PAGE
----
Friday, December 19, 2008

One More on Interrogation

As the Dick Bushitlerburton administration prepares to fade into the sunset the energized left, ie, the nutroots, have seemingly developed a case of the hots for a farewell flogging. Guess it's not good enough for them to simply remove the O's off the White House computers and ride out of town never to return, our rapid post-partisan patriots want them strapped under the hot lights for putting terrorists under the hot lights. Here's their flagship station, Think Progress:
Rather than “saving American lives,” torturing Zubayda provided false intelligence that led to a catastrophic war that killed more than 4,000 Americans.
They tout evidence from a Vanity Fair column (what else) where the columnist establishes consensus with the following drool:
In researching this article, I spoke to numerous counterterrorist officials from agencies on both sides of the Atlantic. Their conclusion is unanimous:
All nameless in their unanimous conclusion, of course. Who's the enemy, again? Within?

Several days ago TP linked to a piece by former FBI counter terror agent Jack Cloonan mainly because he bashed the Bushies while advocating for his superior conventional interrogation techniques. Not to overly disagree with an expert, but are we to be impressed with methods that never produced any actionable clues as to the Embassy bombings, Cole, Millennium plot (thwarted by luck) or 9/11? No. And therein lies the point.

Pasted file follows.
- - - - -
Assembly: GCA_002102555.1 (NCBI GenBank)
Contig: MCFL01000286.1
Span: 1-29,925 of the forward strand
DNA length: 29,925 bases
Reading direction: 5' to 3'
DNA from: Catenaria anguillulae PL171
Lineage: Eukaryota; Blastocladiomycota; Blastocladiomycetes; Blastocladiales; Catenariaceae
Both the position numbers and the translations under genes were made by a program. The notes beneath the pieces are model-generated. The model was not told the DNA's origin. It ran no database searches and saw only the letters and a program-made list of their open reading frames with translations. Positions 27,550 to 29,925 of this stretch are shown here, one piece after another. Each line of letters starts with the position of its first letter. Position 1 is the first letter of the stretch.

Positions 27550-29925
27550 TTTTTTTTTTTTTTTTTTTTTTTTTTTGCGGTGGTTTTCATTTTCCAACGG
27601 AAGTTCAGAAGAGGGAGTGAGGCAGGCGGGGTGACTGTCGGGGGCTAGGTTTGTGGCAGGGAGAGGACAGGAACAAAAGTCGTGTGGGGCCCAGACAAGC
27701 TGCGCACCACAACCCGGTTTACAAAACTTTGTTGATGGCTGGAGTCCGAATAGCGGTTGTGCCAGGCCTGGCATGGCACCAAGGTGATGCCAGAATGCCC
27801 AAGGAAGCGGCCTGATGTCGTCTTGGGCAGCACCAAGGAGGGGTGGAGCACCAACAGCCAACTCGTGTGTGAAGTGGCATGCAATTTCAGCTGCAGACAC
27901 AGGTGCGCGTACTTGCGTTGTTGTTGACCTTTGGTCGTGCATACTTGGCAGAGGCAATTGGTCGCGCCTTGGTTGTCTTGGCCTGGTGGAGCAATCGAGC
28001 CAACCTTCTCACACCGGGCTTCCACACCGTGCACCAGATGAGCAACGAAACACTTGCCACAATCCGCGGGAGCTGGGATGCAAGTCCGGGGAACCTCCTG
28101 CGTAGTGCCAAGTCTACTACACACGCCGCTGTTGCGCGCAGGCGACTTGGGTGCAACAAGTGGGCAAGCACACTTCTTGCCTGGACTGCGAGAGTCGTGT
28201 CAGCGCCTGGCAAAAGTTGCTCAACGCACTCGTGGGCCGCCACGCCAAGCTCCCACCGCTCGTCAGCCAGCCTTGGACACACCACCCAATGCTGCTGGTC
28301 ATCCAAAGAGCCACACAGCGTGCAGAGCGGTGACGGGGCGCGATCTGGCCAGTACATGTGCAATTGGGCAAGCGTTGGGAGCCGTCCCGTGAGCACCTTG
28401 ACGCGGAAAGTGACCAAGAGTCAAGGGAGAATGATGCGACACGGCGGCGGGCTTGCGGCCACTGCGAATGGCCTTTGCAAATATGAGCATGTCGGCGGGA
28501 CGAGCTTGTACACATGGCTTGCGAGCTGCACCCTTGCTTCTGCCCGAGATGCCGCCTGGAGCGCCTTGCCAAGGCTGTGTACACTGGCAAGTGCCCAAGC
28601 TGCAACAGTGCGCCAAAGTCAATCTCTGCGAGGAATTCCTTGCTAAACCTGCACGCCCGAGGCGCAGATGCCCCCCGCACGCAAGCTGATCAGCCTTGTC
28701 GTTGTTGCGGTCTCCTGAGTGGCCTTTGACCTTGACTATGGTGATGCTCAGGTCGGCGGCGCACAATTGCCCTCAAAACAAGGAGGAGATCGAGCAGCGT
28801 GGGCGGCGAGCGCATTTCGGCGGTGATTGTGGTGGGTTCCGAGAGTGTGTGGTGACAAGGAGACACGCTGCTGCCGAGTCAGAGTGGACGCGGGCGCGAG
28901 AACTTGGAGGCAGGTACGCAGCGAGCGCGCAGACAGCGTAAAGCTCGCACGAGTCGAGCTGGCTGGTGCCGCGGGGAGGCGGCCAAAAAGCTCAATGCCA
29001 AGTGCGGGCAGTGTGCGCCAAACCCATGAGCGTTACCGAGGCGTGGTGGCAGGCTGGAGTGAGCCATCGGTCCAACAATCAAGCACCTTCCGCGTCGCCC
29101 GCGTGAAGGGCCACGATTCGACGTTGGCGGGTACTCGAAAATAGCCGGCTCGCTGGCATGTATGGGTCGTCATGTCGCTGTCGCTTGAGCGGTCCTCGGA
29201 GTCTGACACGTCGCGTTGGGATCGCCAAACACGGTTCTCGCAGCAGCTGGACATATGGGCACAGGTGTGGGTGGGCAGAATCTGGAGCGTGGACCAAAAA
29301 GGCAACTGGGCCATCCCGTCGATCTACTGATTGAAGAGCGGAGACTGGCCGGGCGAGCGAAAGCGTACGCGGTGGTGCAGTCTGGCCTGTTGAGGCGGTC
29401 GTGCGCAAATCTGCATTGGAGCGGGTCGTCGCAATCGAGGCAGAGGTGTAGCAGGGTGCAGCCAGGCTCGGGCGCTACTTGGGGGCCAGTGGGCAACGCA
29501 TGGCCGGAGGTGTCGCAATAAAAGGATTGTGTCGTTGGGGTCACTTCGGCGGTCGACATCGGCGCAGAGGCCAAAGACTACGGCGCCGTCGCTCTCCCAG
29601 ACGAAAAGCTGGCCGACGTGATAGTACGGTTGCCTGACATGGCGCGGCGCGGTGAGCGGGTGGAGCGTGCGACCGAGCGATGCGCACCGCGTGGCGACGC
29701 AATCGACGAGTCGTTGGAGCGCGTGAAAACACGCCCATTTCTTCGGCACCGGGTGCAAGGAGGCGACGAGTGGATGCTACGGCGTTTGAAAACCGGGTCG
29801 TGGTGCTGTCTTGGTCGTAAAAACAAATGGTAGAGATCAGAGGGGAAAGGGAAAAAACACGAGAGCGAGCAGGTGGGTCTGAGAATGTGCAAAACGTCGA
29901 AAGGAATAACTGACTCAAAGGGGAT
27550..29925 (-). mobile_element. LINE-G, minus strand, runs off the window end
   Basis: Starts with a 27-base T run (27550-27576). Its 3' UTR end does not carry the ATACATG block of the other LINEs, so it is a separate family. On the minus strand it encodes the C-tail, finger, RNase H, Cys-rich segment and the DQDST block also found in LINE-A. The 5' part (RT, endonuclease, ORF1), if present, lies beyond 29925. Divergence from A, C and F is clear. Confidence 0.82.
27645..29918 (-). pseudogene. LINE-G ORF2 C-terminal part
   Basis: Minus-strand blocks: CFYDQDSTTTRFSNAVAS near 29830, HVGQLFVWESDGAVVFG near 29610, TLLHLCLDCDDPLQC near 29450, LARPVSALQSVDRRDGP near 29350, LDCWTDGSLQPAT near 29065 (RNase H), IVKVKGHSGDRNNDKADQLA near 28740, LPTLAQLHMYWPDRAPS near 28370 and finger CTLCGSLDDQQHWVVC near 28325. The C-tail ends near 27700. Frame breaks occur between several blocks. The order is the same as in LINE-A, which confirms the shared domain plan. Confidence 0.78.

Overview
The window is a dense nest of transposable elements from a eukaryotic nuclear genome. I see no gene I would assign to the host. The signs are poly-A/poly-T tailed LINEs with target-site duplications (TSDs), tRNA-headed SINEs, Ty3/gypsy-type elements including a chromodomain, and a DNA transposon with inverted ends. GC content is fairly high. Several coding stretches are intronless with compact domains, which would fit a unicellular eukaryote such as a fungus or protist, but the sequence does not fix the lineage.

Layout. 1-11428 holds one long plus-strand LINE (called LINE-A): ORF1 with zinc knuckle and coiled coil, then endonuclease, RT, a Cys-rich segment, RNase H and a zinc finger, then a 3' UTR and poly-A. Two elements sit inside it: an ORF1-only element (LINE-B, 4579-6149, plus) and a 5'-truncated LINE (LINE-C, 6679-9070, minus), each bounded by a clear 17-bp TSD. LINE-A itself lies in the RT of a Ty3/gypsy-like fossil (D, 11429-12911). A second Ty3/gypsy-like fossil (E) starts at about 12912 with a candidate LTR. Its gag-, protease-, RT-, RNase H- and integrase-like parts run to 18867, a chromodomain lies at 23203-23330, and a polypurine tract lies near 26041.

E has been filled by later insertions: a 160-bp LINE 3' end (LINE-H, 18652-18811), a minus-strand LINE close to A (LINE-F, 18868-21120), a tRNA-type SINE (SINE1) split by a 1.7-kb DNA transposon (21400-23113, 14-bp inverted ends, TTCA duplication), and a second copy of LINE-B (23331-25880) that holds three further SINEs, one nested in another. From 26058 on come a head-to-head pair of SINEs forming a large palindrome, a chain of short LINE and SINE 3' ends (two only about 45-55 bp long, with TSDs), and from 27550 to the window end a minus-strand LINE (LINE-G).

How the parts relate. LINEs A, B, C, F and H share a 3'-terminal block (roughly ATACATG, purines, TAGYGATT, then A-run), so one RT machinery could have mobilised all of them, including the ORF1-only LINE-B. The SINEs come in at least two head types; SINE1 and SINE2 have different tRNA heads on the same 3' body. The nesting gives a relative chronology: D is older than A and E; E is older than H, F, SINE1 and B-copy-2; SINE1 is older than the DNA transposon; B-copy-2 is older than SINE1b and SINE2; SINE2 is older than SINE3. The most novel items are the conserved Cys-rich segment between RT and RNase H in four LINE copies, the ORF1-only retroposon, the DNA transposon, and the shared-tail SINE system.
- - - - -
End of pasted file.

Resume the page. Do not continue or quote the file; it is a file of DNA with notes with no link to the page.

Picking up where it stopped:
This argument is not about whether torture produces better intelligence than conventional means--most professionals say it doesn't. It's not about whether waterboarding is torture--most say it is. The point is one of urgency. When we were dunking Mr. Mohammed there was obviously a sense of pending doom via a follow-on attack. We already knew AQ had been talking with AQ Khan about nukes and the anthrax letters were still fresh in everyones' minds. The president had recently been excoriated for not 'connecting the dots'.

Meanwhile if KSM and Zubaydah knew anything it would be in their best interests to run a four corners offense and stall while we valiantly tried to establish rapport they weren't about to give. That's the most likely explanation of their harsh treatment.

Is it a slippery slope? Yes, especially if the players aren't honest (and we know about politicians). But when the alternative scenario is perhaps an end of the Republic as we know it, what's a Commander in Chief supposed to do? If Patrick Henry could come back and understand WMDs, would he amend his famous words or would he proudly insist we carry on with the Army Field Manual, whistling past the graveyard with our liberty intact? Tough question, and well beyond my pay grade.

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